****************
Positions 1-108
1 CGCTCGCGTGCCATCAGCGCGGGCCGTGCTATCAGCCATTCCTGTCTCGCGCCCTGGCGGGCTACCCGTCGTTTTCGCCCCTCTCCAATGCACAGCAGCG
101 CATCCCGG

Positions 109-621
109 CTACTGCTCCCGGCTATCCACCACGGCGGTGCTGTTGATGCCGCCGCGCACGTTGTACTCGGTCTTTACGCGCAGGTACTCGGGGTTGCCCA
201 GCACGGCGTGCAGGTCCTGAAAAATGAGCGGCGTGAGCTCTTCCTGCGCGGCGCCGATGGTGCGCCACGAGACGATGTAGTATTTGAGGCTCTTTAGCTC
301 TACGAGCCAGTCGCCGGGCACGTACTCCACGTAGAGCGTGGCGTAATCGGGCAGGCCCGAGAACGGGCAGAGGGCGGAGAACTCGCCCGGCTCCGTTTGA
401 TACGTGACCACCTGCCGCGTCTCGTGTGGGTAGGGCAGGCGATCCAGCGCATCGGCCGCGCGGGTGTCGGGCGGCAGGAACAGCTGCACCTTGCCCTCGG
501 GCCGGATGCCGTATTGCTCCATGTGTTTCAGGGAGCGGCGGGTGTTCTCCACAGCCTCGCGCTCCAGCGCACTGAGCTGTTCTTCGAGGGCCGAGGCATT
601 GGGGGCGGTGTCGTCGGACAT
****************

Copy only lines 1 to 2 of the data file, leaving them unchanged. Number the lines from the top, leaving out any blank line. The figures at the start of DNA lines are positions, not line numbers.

Positions 1-108
1 CGCTCGCGTGCCATCAGCGCGGGCCGTGCTATCAGCCATTCCTGTCTCGCGCCCTGGCGGGCTACCCGTCGTTTTCGCCCCTCTCCAATGCACAGCAGCG